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islamic terror threat in europe. brexit will enable britain to protect its own borders. that i think is good for america's security as well. >> all right. nile gardiner. much more i would love to ask you about. getting the wrap from the producers. nile, thank you. >> thank you very much. shock waves from the stunning vote sending wall street and global markets into a bit of a tailspin today. coming up why brexit could turn out to be a very good thing for the united states and our continued special relationship with the uk. plus, a vote of confidence for hillary clinton coming from her democratic rival. what? why bernie sanders says he is all in for clinton in the general election, despite the fact that he's still in the race, right? last time we checked? >> but he says he'll vote for her. we'll tell you about that when we come back.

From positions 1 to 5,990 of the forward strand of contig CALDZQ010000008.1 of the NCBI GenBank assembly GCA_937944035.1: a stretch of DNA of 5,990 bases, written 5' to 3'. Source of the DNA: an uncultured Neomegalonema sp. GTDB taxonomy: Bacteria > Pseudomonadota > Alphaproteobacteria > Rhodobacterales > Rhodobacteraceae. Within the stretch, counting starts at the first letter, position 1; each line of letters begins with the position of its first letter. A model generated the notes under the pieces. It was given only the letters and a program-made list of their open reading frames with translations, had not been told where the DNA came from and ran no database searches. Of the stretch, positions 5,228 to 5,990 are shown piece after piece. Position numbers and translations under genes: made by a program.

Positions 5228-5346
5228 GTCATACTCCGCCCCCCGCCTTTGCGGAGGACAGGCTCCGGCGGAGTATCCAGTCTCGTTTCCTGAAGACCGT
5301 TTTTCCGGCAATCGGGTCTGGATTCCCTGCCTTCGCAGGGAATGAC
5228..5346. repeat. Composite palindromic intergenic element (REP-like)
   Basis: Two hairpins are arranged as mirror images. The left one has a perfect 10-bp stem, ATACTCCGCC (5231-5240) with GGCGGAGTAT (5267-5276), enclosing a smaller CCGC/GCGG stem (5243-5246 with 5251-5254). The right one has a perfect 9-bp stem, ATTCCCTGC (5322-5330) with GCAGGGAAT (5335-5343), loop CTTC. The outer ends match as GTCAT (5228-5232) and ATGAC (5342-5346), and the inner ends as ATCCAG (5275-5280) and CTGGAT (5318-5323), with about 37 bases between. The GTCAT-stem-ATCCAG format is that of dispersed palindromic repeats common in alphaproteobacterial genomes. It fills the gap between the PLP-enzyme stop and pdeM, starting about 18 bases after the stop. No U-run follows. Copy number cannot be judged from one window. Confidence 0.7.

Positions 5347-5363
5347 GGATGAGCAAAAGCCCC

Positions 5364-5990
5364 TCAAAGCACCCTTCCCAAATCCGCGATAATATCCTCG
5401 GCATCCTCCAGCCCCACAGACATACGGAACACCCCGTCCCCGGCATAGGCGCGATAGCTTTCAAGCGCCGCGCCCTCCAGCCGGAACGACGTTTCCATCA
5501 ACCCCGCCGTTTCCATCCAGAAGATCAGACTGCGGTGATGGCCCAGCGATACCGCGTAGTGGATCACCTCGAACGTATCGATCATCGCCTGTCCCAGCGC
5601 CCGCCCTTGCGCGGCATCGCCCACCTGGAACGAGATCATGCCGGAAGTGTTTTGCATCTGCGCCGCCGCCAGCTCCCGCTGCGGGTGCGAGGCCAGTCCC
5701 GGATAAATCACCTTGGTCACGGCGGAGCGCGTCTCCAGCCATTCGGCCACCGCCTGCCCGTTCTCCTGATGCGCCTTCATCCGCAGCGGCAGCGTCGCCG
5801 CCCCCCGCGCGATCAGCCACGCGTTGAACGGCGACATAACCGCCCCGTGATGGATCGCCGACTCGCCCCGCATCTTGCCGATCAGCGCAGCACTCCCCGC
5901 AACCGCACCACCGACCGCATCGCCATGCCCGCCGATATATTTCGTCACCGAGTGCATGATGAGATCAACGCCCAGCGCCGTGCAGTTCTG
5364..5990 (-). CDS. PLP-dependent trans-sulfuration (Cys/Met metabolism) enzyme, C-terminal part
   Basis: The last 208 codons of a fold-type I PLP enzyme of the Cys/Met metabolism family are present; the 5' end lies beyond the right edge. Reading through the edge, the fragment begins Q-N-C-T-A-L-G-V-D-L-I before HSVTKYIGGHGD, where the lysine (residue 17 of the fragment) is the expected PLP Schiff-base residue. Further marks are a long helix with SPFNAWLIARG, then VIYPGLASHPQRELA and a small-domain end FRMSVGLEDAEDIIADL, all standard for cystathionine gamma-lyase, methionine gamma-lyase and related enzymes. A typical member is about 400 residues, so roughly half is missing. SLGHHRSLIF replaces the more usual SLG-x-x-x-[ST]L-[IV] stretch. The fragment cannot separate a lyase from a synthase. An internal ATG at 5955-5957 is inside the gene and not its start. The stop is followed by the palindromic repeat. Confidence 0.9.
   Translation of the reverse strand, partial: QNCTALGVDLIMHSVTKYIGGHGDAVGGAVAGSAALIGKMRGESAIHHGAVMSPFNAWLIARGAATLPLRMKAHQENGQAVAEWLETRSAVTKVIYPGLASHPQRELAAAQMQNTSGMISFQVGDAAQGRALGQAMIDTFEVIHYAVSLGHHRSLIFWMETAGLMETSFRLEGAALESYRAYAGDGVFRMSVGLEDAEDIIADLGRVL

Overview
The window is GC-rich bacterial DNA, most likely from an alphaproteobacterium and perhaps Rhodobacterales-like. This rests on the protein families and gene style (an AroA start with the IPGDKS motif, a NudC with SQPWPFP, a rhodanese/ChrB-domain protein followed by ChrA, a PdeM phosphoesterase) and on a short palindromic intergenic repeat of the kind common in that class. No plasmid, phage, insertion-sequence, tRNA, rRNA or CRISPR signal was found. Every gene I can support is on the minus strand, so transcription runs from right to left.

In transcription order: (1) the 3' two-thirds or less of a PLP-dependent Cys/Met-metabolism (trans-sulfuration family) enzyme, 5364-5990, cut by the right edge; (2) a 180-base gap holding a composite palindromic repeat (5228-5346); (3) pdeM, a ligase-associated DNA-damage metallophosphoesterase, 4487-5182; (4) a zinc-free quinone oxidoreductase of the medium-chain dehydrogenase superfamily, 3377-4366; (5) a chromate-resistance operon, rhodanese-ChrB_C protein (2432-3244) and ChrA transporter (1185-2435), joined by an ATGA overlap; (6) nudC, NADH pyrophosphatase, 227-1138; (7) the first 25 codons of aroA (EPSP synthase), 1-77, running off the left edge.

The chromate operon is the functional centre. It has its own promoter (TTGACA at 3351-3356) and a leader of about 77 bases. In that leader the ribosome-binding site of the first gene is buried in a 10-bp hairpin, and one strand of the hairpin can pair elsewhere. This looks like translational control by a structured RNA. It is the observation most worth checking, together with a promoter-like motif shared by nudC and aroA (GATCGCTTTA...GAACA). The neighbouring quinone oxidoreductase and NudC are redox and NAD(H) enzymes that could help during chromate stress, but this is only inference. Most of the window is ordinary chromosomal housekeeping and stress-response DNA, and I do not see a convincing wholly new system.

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call now to request your free decision guide. and learn more about the kinds of plans that will be here for you now - and down the road. i have a lifetime of experience. so i know how important that is. welcome back. bernie sanders not bowing out of the democratic race, but he now says if push comes to shove he will vote for hillary clinton in the general election. the vermont senator making the remarks on a morning show earlier today even though he still has yet to endorse formally, hillary clinton. listen. >> are you going to vote for hillary clinton in november? >> yes. yeah, i think the issue right here is i'm going to do everything i can to defeat donald trump. >> senator, if you have accepted the arithmetic of the race and